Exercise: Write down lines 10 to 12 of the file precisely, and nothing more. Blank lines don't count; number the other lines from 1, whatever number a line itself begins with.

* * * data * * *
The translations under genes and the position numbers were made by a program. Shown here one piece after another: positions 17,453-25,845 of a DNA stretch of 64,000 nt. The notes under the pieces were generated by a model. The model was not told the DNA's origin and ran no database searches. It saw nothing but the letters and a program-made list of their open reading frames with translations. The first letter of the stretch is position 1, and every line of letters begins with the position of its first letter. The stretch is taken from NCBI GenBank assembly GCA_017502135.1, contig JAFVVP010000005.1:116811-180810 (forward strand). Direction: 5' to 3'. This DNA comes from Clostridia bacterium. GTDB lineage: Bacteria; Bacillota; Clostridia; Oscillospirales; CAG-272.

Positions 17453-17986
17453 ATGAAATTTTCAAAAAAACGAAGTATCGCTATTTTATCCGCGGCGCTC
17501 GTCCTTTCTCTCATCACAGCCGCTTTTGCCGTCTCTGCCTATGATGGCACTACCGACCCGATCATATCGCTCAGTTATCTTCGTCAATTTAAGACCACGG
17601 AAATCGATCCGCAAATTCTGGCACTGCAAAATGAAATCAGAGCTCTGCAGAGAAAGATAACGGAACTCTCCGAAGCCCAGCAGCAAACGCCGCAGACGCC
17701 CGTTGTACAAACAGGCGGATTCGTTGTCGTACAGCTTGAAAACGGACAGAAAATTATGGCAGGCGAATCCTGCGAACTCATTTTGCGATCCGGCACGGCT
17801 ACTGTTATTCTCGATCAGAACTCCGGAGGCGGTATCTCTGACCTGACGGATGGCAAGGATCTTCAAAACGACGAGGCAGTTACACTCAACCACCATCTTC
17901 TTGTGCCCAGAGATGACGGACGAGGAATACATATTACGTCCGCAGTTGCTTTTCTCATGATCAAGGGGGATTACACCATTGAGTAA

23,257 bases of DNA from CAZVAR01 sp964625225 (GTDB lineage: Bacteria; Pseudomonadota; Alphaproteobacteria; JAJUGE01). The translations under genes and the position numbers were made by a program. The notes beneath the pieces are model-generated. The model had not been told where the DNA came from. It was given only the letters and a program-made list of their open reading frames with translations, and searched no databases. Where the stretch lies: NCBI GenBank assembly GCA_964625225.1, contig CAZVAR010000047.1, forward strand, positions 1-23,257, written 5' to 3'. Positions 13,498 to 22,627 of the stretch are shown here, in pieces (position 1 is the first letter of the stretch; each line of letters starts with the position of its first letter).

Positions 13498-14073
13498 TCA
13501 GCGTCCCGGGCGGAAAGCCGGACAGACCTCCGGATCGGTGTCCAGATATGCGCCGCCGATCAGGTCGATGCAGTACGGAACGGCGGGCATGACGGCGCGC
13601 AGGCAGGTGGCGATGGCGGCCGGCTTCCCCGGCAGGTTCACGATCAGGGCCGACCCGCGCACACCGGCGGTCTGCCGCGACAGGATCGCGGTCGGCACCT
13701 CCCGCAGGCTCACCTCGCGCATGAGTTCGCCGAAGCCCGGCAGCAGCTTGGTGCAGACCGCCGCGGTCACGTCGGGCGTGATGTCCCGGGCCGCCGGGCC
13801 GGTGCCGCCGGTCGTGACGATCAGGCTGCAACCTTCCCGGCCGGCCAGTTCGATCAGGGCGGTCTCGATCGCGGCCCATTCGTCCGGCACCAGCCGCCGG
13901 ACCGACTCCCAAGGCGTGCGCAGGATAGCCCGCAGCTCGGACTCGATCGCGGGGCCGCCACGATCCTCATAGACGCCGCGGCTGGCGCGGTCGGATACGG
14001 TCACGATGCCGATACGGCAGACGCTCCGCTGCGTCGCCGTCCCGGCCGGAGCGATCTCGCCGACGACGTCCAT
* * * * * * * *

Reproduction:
Positions 13498-14073
13498 TCA
13501 GCGTCCCGGGCGGAAAGCCGGACAGACCTCCGGATCGGTGTCCAGATATGCGCCGCCGATCAGGTCGATGCAGTACGGAACGGCGGGCATGACGGCGCGC